I did not see the new Twilight movie at midnight. But I would have.

Here’s the thing. I get your point, hypothetical Twilight-hater. I don’t think that Bella and Edward have a particularly healthy relationship (in fact, I could and have written pages and pages on the anti-empowerment message the books so often embody). I don’t think the writing’s particularly good. The movies are essentially hours-long excuses to make Robert Pattinson look moodily gorgeous and Taylor Lautner take off his shirt. And the plot of Breaking Dawn could be the stupidest yet, with Bella losing her virginity, in a way that’s guaranteed to make even sex-positive feminists squeamish, before growing mystically pregnant. But my question remains… why do we hate on Twilight so much?

The easy answer is because it’s popular, and it’s popular with a particularly vocal group of annoying consumers. It’s hard not to bristle at the idea that millions of teen girls are so obsessed with a book series that seems to encourage completely losing yourself in an abusive relationship, while simultaneously cutting ties with your family. And there’s a certain, “WON’T ANYONE THINK ABOUT THE CHILDREN?!” style logic to the amount of anger this generates in both hipsters and feminists alike. It seems like a dangerous message to be giving our teen girls.

But at the end of the day, Twilight is also a stealthily enjoyable series that means a lot to a lot of young women (and men, I don’t mean to be all heteronormative). And while I don’t think any work of fiction is actually harmless, since all works have a viewpoint that they are trying to make you explore along with them, Twilight IS NOT propaganda that will turn your healthy, well-adjusted daughter into a sex-after-marriage crazed masochist. It can totally be a jumping-off point for talking about women’s roles in fiction, or the role of genre fiction within books in general, or even a way to convince someone that they should really check out Buffy the Vampire Slayer. But it’s not the end all and be all of anyone’s fictional life, and the adoration of Twilight doesn’t cancel out opportunities for greater literary advancement.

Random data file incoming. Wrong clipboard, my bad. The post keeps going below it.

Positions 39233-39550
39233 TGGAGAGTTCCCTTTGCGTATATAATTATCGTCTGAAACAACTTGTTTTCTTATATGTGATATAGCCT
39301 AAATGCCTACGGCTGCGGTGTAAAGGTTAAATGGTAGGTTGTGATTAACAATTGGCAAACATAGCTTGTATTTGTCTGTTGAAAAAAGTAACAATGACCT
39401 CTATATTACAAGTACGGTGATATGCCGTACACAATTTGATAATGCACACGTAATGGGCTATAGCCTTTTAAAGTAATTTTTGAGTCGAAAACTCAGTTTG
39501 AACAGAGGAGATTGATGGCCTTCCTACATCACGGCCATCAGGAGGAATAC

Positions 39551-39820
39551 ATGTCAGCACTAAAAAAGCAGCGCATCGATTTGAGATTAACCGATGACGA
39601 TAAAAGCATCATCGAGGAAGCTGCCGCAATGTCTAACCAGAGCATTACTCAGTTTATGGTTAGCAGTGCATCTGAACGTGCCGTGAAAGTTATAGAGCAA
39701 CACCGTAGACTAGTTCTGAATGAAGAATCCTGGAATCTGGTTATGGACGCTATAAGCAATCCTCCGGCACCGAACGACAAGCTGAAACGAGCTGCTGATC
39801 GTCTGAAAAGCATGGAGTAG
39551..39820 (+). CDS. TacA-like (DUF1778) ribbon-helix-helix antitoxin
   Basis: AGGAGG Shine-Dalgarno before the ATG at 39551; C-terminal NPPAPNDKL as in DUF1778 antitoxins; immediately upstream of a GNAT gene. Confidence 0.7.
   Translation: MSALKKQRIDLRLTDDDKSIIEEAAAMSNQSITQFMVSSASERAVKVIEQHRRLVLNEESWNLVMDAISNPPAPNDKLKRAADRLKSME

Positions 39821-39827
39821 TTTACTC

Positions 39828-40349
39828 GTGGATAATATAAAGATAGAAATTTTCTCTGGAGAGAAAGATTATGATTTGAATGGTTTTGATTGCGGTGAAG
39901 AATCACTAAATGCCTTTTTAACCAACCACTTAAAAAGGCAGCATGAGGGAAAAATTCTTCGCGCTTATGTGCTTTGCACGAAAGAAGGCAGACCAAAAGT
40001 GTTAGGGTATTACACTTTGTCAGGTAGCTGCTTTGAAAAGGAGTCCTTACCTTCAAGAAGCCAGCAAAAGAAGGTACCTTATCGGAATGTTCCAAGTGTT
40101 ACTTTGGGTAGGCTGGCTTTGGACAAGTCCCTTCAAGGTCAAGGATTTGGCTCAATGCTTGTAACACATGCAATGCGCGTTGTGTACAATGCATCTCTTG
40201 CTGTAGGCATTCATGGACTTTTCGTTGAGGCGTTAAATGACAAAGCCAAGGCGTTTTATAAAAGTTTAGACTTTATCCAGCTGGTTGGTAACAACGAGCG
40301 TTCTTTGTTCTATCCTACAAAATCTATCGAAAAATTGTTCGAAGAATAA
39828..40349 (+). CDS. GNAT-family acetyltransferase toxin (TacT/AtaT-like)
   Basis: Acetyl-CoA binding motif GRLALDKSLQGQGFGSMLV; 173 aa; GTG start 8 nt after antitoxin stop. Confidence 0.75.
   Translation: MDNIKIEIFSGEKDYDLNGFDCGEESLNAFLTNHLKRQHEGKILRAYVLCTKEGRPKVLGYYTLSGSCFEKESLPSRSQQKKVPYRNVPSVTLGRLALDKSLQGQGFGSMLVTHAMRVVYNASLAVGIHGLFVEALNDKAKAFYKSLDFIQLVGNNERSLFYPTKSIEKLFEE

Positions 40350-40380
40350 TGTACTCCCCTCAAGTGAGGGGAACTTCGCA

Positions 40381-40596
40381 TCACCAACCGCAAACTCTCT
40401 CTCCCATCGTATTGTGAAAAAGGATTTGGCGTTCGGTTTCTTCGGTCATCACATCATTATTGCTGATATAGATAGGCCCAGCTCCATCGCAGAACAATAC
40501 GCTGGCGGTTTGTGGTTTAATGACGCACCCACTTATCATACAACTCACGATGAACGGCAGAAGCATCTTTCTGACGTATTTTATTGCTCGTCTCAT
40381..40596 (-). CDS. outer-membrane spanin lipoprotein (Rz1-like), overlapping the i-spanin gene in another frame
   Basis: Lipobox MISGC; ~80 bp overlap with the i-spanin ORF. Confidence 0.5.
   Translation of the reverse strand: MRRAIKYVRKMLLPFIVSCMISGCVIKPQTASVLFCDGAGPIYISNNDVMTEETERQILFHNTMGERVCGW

The hate we feel the need to pile on Twilight (and I have definitely been guilty of it in the past) is, frankly, kind of stupid. Feel free to pull apart the merits of the film, or to talk about its negative messages towards girls, or to destroy the awkward prose Stephanie Meyers uses. But at the end of the day, the movies and books are about being in love, being an idiot, and having really hot boys fight over you. It’s escapist fiction, not Mormon propaganda, and should be treated with the same level of analytic distance that critics and consumers bring to similarly flawed, similarly absurdly popular properties (that’s right Transformers, I’m looking at you). I plan on doing just that when I get around to seeing the movie on Tuesday, for $5 bargain movie night.

I recently got the opportunity as part of My Entertainment World to participate in a conference call with author Neil Gaiman, the mere mention of whom normally serves to establish your “cool kid” credentials. And I think he explained, better than I ever could, why it is so silly to spend our time obsessing over how “bad” Twilight is. “The truth is that when kids encounter books, they bring themselves to them. And the place that you’re going to find the magic can be anywhere, it doesn’t have to be in a great book, because you’re bringing yourself as a reader to it.”* At the end of the day, there are definitely things that I could pick on in Twilight, and I do occasionally, but the vast majority of its fans are bringing their own version of the world (their own hopes, dreams, and neuroses) to the story, and that’s where the magic lives.

On a side note, get excited for The Hunger Games, where hipsters and feminists can resume their normal roles of quietly hating each other, as hipsters think HG is now too mainstream, and feminists think it’s the second coming of Gloria Steinem.

*Note: Neil Gaiman was not talking about Twilight in this quote, just the state of Young Adult Literature in general.